Launchpad to success: The Bishop's Stortford business centre with its own community vibe
In the past decade, the number of self-employed people in the UK has risen by almost 700,000 from 3.8 to 4.5 million, according to the Office of National Statistics.
No surprise then that in line with this, the demand for flexible workspace has also soared, with London leading the way as the global capital for co-working spaces, ahead of New York.
With an estimated one in seven people working for themselves, people are increasingly looking beyond the boundaries of their spare room or home office for alternative places to work, collaborate and create, with around two-thirds of the UK’s flexible workspace market now outside of London.
In October last year, Bishop’s Stortford proved to be ahead of the curve when East Herts Council became the first local authority to open its first co-working facility, Launchpad.
Over the past 12 months it has evolved into a thriving hub where people have the opportunity to interact with a community of like-minded freelancers, entrepreneurs and start-ups.
It can be really hard to get into the work mindset when you're working from home or for yourself, so coming here can bring a bit of structure and discipline to the day. There's a lot to be said about being around people even if you're not talking to them
Located in Charringtons House, Old River Lane, Launchpad provides low-cost co-working space with flexible desk and office share solutions for those looking to avoid the daily grind of commuting, or who are craving the community feeling they lost when they left the office to go it alone.
With an initial target of 30 enquiries in its first year, Launchpad has fielded 180 from people looking for a new working environment within a shared, supportive community, with almost 80 taking up its three-month free trial and 20 going on to become fully paid-up members.
Chris Smith, East Herts Council’s business and economic development manager, said: “Most councils contract these services out to a training provider, so I’m very proud to be able to say that East Herts is the first to do this itself.
“I was familiar with the concept of co-working spaces and thought we had an opportunity to fill a gap in the market, but we really had no idea whether anybody would be interested. As with any new venture, you never know if it’s going to work, but the response has been above and beyond our expectations.”
It's hard enough to walk into somewhere new without worrying about the financial risk of being tied in, but at Launchpad there's no risk. You can try it out and if you like it then you can stay. There's no pressure.
He said that its success has partly been down to ensuring that Launchpad is “friction free”, with no barriers to how people use the space.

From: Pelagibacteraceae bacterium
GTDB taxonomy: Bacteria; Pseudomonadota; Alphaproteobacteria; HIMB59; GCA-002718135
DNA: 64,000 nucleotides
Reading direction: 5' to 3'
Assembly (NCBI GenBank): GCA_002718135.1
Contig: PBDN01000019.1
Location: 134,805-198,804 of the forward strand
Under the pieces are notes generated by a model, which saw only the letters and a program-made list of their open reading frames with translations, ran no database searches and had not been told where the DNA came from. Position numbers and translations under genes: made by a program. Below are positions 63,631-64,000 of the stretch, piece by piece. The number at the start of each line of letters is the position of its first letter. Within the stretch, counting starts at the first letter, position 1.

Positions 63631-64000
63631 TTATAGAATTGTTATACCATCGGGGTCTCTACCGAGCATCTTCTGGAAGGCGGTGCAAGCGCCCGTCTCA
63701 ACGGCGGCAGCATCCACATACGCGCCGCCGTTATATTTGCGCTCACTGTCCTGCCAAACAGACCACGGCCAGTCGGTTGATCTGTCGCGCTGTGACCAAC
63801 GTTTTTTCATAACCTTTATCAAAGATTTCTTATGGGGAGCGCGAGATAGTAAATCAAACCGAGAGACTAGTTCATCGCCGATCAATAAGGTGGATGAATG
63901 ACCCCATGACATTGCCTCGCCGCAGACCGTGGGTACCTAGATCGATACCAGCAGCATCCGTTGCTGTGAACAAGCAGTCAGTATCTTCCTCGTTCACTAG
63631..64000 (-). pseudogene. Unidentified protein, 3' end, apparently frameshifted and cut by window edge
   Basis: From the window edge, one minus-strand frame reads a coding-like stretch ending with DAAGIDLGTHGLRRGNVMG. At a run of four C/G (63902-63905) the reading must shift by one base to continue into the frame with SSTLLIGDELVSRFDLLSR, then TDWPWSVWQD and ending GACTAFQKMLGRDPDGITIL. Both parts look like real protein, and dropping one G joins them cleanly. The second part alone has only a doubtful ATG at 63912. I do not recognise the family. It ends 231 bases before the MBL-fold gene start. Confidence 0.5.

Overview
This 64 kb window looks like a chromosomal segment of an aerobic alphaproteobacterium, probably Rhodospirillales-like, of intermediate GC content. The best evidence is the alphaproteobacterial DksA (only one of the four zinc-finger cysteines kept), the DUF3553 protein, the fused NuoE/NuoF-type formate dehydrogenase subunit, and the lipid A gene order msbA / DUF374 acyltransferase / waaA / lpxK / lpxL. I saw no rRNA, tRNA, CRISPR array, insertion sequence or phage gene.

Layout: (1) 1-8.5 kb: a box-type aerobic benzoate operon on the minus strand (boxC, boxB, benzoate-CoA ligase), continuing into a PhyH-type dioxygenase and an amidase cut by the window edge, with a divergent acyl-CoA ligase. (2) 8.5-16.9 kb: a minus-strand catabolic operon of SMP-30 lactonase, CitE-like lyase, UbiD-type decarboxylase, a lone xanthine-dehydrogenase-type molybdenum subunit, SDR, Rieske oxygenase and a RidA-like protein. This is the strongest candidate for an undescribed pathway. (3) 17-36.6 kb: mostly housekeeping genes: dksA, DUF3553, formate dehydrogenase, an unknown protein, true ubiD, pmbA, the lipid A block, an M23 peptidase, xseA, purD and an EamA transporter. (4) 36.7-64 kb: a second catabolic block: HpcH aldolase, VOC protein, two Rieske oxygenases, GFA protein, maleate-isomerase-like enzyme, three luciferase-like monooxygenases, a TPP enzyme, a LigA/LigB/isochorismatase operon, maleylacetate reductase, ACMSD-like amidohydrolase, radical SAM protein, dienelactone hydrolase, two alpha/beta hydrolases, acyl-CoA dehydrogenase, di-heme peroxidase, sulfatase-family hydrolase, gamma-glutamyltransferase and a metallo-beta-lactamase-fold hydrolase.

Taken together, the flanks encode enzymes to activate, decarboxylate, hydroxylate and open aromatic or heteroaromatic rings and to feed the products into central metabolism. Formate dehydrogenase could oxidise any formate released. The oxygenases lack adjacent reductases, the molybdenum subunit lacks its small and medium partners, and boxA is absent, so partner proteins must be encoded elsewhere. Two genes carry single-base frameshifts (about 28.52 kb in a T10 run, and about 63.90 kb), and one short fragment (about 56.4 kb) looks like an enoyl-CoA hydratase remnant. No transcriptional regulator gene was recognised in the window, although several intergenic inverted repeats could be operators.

“Our approach from the beginning has always been how we can accomodate the needs of our users and not the other way round,” he said.
“When we first talked about the three-months free offer there was a bit of trepidation from some quarters, but actually it’s given people the confidence to come here.
“It’s hard enough to walk into somewhere new without worrying about the financial risk of being tied in, but at Launchpad there’s no risk. You can try it out and if you like it then you can stay. There’s no pressure.”
From copywriters and accountants to architects and web developers, Launchpad has attracted freelancers from a broad spectrum of sectors, supporting them to develop and grow their business ventures. This collaborative approach is why Launchpad is more than just superfast broadband and a spacious desk.
For those missing chats round the office water cooler, brainstorming lunches with colleagues and even the Christmas party, Launchpad offers the chance to connect with others not only socially but to take advantage of a pool of talent and resources that can help them in their own businesses.
Paula Beades, Launchpad’s business development and community manager, said many freelancers report experiencing isolation and loneliness when setting up by themselves, with the lack of social interaction crippling productivity and feelings of wellbeing.
“We really have started to build this great collaborative community,” she said. “There’s a whole rainbow of skills from all sorts of sectors and everyone has the chance to add their own talents to the pot.
“It’s been really interesting to hear people’s reasons for coming here too. Some are start-ups, some are freelancers, some are corporates and some are working from home but are sick of being surrounded by the kids’ toys and just want to get out of the house.
“It can be really hard to get into the work mindset when you’re working from home or for yourself, so coming here can bring a bit of structure and discipline to the day. There’s a lot to be said about being around people even if you’re not talking to them.”
She added: “Our users really have created their own space. The vibe is professional but friendly and it’s evolved into a really nice place to work with a great buzz.”
In August, Launchpad extended its hours beyond the traditional 9-5 working day to allow 24-hour access to members. There are plans to expand into the adjoining vacant office space to create additional breakout areas, collaborative working spaces and meeting rooms.
There is talk about franchising the Launchpad model, with interest from other authorities looking to open their own co-working hubs.
Paula said: “Other councils are interested in how it’s working so it could be used as a blueprint and rolled out to other parts of East Herts and beyond. You never know, as Stortford expands, we might even see smaller neighbourhood hubs popping up in the future too.”
For full details of Launchpad, including pricing, visit https://launchpadstortford.co.uk.